By Robert Kagan
Sometimes a particular event, the fate of a particular individual, becomes a symbol of a global, historical trend. The reported murder of the Saudi journalist Jamal Khashoggi, a Post contributor, in a consulate in Istanbul is one of those moments. It symbolizes the departure of the United States as a restraining force against evil actors in the world. Saudi Arabia is a small nation that cannot defend itself without the support of the United States, and therefore no Saudi leader would have made such a brazen move without confidence that Washington, once the leader of the liberal world order, would do nothing.
There have been many other similar warning signs: China’s arrest of the head of Interpol; the Burmese military’s campaign of genocide against the Rohingya; the systematic and deliberate slaughter of civilians in Syria, including by outlawed chemical weapons; the Russian invasion of Ukraine and seizure of Crimea. Nor is the rise of right-wing nationalist forces in Europe and elsewhere unrelated to the loss of strength and vitality among the democratic nations. Doubts about America have been reverberating across the globe for more than a decade, and others have been responding accordingly. When Hungarian Prime Minister Viktor Orban spoke out to celebrate the “illiberal state” a few years ago, he claimed he was only responding to new realities: “the great redistribution of global financial, economic, commercial, political and military power that became obvious in 2008.”
So welcome to the breakdown of the liberal world order the United States once upheld. You’re seeing just the beginning.
World order is one of those things people don’t think about until it is gone. That’s what Americans learned in the 1930s, as what had remained of the old European order collapsed and the United States refused to step in either to prop it up or to replace it. That’s when Americans discovered that there are always dangerous people out there, lacking only the power and opportunity to achieve their destiny. They can be suppressed by a reasonably stable international order, whether of a Rome, a united Christendom, a European concert of powers or whatever might pass for “civilization” at a given time and place.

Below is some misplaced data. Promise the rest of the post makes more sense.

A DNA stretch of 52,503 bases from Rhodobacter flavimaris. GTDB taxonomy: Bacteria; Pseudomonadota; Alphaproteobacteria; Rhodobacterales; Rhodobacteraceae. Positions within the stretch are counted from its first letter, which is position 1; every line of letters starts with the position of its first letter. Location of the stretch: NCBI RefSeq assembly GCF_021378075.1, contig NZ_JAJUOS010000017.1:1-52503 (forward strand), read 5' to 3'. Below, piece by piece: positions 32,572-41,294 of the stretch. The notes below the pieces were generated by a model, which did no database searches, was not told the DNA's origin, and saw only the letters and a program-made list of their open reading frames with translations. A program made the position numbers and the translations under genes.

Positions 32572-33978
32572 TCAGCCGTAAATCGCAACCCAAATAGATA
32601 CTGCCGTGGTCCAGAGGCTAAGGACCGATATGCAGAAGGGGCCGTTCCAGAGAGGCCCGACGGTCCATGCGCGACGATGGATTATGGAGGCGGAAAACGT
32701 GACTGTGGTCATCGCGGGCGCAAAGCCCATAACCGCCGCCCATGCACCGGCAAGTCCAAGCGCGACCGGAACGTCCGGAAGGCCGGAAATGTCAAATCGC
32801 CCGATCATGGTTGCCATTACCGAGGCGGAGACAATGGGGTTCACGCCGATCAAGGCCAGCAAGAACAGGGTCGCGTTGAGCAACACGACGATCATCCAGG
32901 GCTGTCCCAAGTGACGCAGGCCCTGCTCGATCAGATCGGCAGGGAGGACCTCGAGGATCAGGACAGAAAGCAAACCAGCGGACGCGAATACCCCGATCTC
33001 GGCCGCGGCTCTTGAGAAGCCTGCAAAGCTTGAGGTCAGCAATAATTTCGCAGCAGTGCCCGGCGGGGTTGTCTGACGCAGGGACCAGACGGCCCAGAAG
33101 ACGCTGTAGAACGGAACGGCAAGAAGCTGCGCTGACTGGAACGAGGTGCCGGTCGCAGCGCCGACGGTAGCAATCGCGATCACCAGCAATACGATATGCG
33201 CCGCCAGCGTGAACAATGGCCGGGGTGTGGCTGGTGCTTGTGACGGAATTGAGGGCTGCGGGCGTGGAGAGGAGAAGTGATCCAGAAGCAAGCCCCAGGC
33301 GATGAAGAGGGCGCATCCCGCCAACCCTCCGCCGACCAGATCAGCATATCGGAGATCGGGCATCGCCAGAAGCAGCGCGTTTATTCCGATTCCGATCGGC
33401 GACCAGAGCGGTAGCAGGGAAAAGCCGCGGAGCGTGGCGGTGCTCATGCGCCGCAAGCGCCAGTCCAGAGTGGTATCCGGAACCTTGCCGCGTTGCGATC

During such times, they live under the rocks, but they are never gone. When the prevailing order breaks down, when the rocks are overturned, the things living beneath them, the darkest elements of the human spirit, crawl out. That was what happened in the first half of the 20th century. The circumstances in which Hitler, Stalin and Mussolini rose to power—a world in which no nation was willing or able to sustain any kind of international order—gave them ample opportunity to show what they were capable of. Had there been an order in place to blunt those ambitions, we might never have come to know them as tyrants, aggressors and mass killers.
Today the rocks are being overturned again. Those who have been arguing that we should pull back from the world and show greater restraint tell us we need to accept the world “as it is.” But they have no idea what the world “as it is” really looks like. They grew up inside the bubble of protection provided by U.S. power and the liberal world order it sustained, a world in which other nations were forced to adjust their behavior to those realities of power. Russian behavior was shaped by what Russian leaders believed the United States would or had to tolerate, as well as by their sense of the liberal order’s strength and cohesion. The same was true of China’s behavior, and Iran’s, and Saudi Arabia’s, and that of every other nation or nonstate actor that might seek to disrupt or topple the existing order. All would have behaved differently if America had behaved differently, and so would America’s allies and the rest of the world.
We want to believe that Hitler and Stalin were bizarre products of another era. But the Hitlers and Stalins are all around us, waiting to reveal themselves if given half a chance. Today we know a Vladimir Putin who has grand ambitions but not yet the capacity to realize them. He reveres Stalin, but he is not Stalin. But what would a less constrained Putin be? Today a more powerful China is abandoning the cautious foreign policies of Deng Xiaoping’s weaker China. What will an even less constrained China be like? Who can say whether either of these powers might in time become a threat on a par with those we faced in the past if they are allowed to expand their regional and global influence by military means?
And how quickly might this happen? Quicker than we think. A character in Ernest Hemingway’s “The Sun Also Rises,” asked how he went bankrupt, responds, “Gradually and then suddenly.” That is a fair description of how the world order collapsed before the two world wars, and of how it likely will collapse in our own time. Welcome to the jungle.